Galaxy Clusters from Planck
One of the regions of the sky observed by Herschel, in this case in the constellation of Bootes. Every dot is a galaxy.
By combining Herschel observations with those from the Planck satellite, astronomers have identified clusters of galaxies at greater distances than has previously been possible. These newly discovered clusters, seen as they were billions of years ago, are helping to build a better picture of how galaxy clusters formed and evolved.
Galaxy clusters are collections of hundreds or thousands of galaxies, held together by gravity. They are the most massive structures in the Universe, but understanding their formation can be difficult. To piece together the story of how they grow over billions of years, astronomers need to find clusters at greater and greater distances, thus seeing them as they were longer and longer ago. Individual galaxies have been found at immense distances, but these clusters remain elusive.
“Although we’re able to see individual galaxies that go further back in time, up to now, the most distant clusters found by astronomers date back to when the universe was 4.5 billion years old", explains Dr David Clements, Imperial College London, who led the research. "This equates to around nine billion light years away. Our new approach has already found a cluster in existence much earlier than that, and we believe it has the potential to go even further.”
At these earlier times the galaxies in the clusters were forming stars at much faster rates than galaxies around us today, thus becoming filled with cosmic dust. This dust blocks the light from the stars themselves, making them all but invisible to optical telescopes. Finding these galaxies means observing the dust itself, which requires looking at far-infrared and sub-millimetre wavelengths, and makes Herschel images a great place to start.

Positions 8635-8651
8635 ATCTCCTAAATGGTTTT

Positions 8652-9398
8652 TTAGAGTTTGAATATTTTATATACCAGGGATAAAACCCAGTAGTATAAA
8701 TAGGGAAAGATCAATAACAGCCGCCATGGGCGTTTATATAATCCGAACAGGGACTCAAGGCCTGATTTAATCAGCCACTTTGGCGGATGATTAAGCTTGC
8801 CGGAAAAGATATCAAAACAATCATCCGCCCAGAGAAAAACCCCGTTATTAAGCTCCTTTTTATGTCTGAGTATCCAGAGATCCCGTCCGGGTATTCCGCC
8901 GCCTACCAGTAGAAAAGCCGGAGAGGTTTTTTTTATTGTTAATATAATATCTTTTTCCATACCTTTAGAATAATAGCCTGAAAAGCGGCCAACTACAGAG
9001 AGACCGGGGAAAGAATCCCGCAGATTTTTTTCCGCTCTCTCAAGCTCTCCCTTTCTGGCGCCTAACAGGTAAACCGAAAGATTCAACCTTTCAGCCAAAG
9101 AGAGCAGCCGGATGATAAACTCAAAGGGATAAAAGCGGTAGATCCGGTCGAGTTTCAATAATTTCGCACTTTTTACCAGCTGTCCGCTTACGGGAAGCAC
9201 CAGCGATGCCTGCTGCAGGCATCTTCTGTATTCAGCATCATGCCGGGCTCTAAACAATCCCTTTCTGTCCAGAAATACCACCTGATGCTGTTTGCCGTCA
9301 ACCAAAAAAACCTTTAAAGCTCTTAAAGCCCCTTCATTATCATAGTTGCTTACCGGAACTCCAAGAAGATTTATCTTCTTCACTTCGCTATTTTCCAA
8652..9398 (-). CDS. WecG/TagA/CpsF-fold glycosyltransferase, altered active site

But even then, finding these galaxy clusters can be tricky, since they are set against the backdrop of all the other distant galaxies scattered over the sky. The trick is not to look for the groups of galaxies, but to identify parts of the sky where the galaxies appear to be grouped slightly closer together.
This is where the Planck satellite comes in, surveying the entire sky at similar wavelengths to Herschel. Planck's instruments didn't have such high resolution as Herschel, and so do not show individual galaxies at these distances. But they do pick out clumps of infrared light, some of which can then be identified in Herschel images.
By searching several of the patches of the sky observed by Herschel as part of the HerMES project, the team found sixteen objects which were seen by both telescopes. Eleven of these were known objects, such as relatively nearby galaxies or previously identified clusters, but four were unknown. A closer look at the Herschel images, shows that in each of these four locations there does appear to a group of distant galaxies at this location - the sign of a distant cluster of galaxies. These clusters are at a range of distances, with their light taking between six and ten billion years to reach Earth. The most distant is therefore being seen when the Universe was just three billion years old.
Galaxies are typically separated into two types: spiral galaxies, like our own Milky Way, and elliptical galaxies. Most clusters are dominated by giant elliptical galaxies, which finished forming stars billions of years ago, and so ten to contain very little dust and gas. “What we believe we are seeing in these distant clusters are giant elliptical galaxies in the process of being formed,” says Dr Clements.
The four galaxy clusters found as part of this work may well be just the tip of the iceberg. Using much a much larger range of Herschel data, the team hopes that the same technique allows them to find hundreds, possibly even thousands, of similar objects.
- Four new galaxy clusters take researchers further back in time (Royal Astronomical Society)
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